Turkey's President Recep Tayyip Erdogan on Sunday hit back at Dutch far-right politician Geert Wilders over an insulting cartoon he shared.
"Fascism is not in our book, it's in your book. Social justice is in our book," Erdogan said at a meeting of his ruling Justice and Development (AK) Party in the eastern Malatya province, calling Wilders a "fascist."
"The forces that make the world uninhabitable have put us on the target board because we disrupt their games and reveal their true faces," Erdogan said, adding: "We will carry on."
His remarks came after Wilders, known for his anti-Islamic stance, shared on Twitter an insulting cartoon of the Turkish president which was denounced by several Turkish officials, including Foreign Minister Mevlut Cavusoglu.
“When truth spoken to their faces Europe's loser racists showed up again. Trying to exploit Islamophobia and xenophobia. Time has come to stop Europe’s spoiled politicians with fascist mindset,” Cavusoglu said on Twitter.
"Immoral, antihuman and fascist [...]," said AK Party spokesman Omer Celik on Twitter in response to the post, along with the hashtag #TerroristGeertWilders.
Fahrettin Altun, Turkey's communications director, also took to Twitter in criticism of Islamophobia.
"Europe is an increasingly dangerous place for Muslims. The dog whistle politics of offensive caricatures, accusations of separatism against Muslims, and mosque raids isn't about freedom of expression," Altun warned.
“Each day, we experience a new anti-Islam or anti-Turkey delusions coming from different corners of Europe,” Turkey’s Vice President Fuat Oktay said on Twitter.
Using the hashtag #TerroristGeertWilders, Oktay added that Wilders used a “disrespectful image” which exceeds the limit.
“It is a shame that these people, who are fed with institutionalized anti-Islamism and build their entire policy on "Hostility to Erdogan," are in decision-making mechanisms in Europe,” he said, adding that European values should not be a party to this “shame”.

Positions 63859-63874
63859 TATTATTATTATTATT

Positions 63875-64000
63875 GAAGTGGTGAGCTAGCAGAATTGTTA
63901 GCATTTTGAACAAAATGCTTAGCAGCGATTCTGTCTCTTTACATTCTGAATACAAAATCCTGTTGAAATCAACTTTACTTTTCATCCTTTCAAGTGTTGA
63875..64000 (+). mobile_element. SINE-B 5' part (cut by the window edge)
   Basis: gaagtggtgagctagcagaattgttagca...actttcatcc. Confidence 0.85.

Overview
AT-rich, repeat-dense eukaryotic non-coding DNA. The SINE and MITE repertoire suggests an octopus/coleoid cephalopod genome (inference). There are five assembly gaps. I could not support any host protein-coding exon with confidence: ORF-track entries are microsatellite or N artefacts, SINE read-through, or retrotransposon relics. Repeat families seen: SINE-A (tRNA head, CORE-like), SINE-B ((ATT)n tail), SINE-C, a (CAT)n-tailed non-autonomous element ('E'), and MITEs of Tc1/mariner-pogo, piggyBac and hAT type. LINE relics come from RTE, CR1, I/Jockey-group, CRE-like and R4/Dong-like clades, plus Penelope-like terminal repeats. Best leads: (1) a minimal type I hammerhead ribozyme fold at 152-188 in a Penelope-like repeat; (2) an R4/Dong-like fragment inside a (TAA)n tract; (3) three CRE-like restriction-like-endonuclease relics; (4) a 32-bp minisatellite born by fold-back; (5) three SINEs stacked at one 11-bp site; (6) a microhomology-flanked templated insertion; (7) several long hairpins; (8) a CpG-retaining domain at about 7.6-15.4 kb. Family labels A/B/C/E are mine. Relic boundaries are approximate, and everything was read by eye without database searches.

'Taking sides with Azerbaijan'
“We were blamed for taking sides with our Azerbaijani brothers defending their lands in the Caucasus,” Erdogan said, adding that some Americans called Azerbaijani President Ilham Aliyev telling him that they could impose sanctions on Turkey.
Relations between Azerbaijan and Armenia have been tense since 1991, when the Armenian military occupied Upper Karabakh.
Four UN Security Council resolutions and two from the UN General Assembly, as well as international organizations, demand the withdrawal of Armenian forces from the occupied territory.
Since recent clashes erupted on Sept. 27, Armenia has repeatedly attacked Azerbaijani civilians and forces, even violating two humanitarian cease-fires announced earlier this month.
World powers, including Russia, France, and the US, have called for a new and lasting cease-fire. Turkey, meanwhile, has supported Baku's right to self-defense and demanded the withdrawal of Armenia's occupying forces.
Regarding the S-400 missile systems, Erdogan recalled that it was Turkey that stepped in to purchase US’s F-35 fighter jets.
“You [the US] threatened us. You said 'Send the S-400s back to Russia'. We are not a tribal state. We are Turkey,” he stressed.
Since 2017, Turkey and the US have been at odds over Turkey's decision to buy the S-400, a Russian-made missile defense system, with the US threatening to break its contract to sell Turkey F-35 fighter jets over the dispute.
* Writing by Handan Kazanci and Gozde Bayar
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